Tag Archives: Evarts

A Passover Mitzvah in Southeast Kentucky

In celebration of the completion of the Kentucky section of our online Encyclopedia of Southern Jewish Communities, we bring you another piece of Kentucky Jewish History.

1931 newspaper announcement

1931 newspaper ad announcing the Applemans’ intention to give away a carload of flour to needy families in southeast Kentucky, “regardless of color and creed.”

Beginning in the early 20th century, a handful of Jews settled in the coal country of southeast Kentucky. Most of them owned stores that catered to the local coal miners. Over the years, miners squared off against the coal companies in a series of sometimes violent strikes and labor disputes. As these labor struggles became increasingly virulent, Jews were sometimes caught in the middle.

Polish immigrants Harry and Bina Appleman were one of these Jewish families who were drawn to Kentucky’s coal country, opening a general store in Evarts, Kentucky, thirteen miles from Harlan. After many local miners were fired for joining a union in 1931, the Applemans decided to help their families. They would feed 40 to 50 children each day during the standoff. During Passover, the Applemans ran an ad in the local newspaper stating that they would give away a railroad car full of flour to anyone in need “regardless of color and creed.” Each needy family would be given a 24-pound bag of flour. This donation was a significant expense for the Applemans, who had scrimped and saved the money which they now decided to use to help the needy miners. The Black Mountain Coal Corporation did not appreciate the Appleman’s largesse, and swore out a criminal complaint against the couple for criminal syndicalism. Although the charges were eventually dropped, the Applemans were targeted by company thugs, who shot into their home. Because of these threats, the Applemans left Evarts, moving to Brooklyn.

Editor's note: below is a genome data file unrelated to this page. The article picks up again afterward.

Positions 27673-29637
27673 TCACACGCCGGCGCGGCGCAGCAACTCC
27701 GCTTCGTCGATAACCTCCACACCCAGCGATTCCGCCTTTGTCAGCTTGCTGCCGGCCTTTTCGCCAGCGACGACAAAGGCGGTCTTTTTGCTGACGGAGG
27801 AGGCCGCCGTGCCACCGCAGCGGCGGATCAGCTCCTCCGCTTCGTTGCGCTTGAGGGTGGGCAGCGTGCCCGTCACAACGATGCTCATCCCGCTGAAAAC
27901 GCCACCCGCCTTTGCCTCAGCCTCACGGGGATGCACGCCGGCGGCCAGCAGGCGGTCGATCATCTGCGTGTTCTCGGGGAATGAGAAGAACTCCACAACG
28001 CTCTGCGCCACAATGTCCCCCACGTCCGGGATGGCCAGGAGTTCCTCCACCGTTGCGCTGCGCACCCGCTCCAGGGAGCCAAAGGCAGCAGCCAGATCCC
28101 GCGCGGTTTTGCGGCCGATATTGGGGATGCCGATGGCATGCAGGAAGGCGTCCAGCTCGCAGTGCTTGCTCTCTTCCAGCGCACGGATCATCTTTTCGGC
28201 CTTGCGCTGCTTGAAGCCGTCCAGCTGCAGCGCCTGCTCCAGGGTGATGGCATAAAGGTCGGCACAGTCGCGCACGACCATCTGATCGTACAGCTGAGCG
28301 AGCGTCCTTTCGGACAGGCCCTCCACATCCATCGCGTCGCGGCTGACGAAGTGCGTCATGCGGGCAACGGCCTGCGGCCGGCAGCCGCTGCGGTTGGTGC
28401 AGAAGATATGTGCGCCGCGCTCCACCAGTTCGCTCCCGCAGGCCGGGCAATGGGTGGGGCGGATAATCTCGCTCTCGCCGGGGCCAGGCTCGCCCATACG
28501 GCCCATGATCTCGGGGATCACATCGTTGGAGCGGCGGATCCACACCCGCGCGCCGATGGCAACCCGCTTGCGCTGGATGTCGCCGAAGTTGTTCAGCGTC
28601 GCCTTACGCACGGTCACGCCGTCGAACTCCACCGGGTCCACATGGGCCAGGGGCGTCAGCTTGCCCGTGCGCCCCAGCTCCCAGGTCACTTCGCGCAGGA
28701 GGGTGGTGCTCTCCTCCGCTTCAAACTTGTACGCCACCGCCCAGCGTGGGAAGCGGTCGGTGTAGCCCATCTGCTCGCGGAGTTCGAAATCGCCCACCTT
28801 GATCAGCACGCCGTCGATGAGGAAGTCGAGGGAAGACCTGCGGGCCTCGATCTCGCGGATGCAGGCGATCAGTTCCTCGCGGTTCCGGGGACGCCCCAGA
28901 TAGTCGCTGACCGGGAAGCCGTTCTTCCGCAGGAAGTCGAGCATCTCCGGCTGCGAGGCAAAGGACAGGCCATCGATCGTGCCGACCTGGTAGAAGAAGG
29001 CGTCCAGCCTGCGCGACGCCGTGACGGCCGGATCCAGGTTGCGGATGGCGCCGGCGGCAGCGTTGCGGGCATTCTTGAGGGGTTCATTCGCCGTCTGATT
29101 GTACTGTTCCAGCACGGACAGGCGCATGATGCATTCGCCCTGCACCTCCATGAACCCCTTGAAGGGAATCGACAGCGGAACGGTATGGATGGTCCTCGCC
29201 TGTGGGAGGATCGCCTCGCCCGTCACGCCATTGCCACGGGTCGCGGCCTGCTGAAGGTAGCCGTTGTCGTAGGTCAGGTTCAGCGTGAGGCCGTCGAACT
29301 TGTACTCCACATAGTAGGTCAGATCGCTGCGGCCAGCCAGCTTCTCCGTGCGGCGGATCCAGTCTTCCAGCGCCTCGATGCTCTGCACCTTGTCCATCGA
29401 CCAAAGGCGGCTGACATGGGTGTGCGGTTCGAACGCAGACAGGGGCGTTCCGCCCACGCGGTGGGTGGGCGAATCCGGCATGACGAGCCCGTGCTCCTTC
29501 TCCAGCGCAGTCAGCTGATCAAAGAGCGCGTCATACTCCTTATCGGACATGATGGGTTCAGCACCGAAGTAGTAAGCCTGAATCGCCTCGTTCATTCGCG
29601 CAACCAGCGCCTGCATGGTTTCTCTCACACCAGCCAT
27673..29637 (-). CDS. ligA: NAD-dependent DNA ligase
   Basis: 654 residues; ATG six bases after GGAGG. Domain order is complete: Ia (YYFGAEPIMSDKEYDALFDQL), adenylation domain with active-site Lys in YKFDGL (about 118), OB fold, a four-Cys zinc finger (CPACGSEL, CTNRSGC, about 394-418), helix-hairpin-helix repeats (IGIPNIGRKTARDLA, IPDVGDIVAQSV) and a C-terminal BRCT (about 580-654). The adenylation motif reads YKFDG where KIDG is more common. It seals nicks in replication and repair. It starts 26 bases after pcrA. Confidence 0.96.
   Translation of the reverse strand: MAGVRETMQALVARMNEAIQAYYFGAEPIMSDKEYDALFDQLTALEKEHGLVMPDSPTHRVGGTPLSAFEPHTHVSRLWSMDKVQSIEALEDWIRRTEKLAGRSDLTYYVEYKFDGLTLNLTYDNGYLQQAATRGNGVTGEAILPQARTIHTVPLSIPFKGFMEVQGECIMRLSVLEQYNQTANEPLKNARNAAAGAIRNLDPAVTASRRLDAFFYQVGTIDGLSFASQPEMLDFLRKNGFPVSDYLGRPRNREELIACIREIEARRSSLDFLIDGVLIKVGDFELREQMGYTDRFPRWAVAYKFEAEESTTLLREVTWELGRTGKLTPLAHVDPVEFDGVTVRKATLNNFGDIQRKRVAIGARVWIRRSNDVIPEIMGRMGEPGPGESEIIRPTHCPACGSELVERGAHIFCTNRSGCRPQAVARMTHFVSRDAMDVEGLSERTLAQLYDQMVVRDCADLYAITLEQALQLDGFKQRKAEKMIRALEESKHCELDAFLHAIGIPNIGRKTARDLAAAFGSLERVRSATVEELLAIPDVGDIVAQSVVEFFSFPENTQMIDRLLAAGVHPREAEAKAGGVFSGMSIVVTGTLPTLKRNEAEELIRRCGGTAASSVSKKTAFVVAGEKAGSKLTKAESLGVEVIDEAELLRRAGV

The Applemans’ story reminded me of the civil rights era, when southern Jews were often caught within the larger social turmoil. Many southern Jews tried to stay out of the conflict, but others, like the Applemans had done three decades earlier in Kentucky, made a courageous public stand at great personal risk.

As always, you can visit our Encyclopedia of Southern Jewish Communities for more information.

Posted on February 13, 2013

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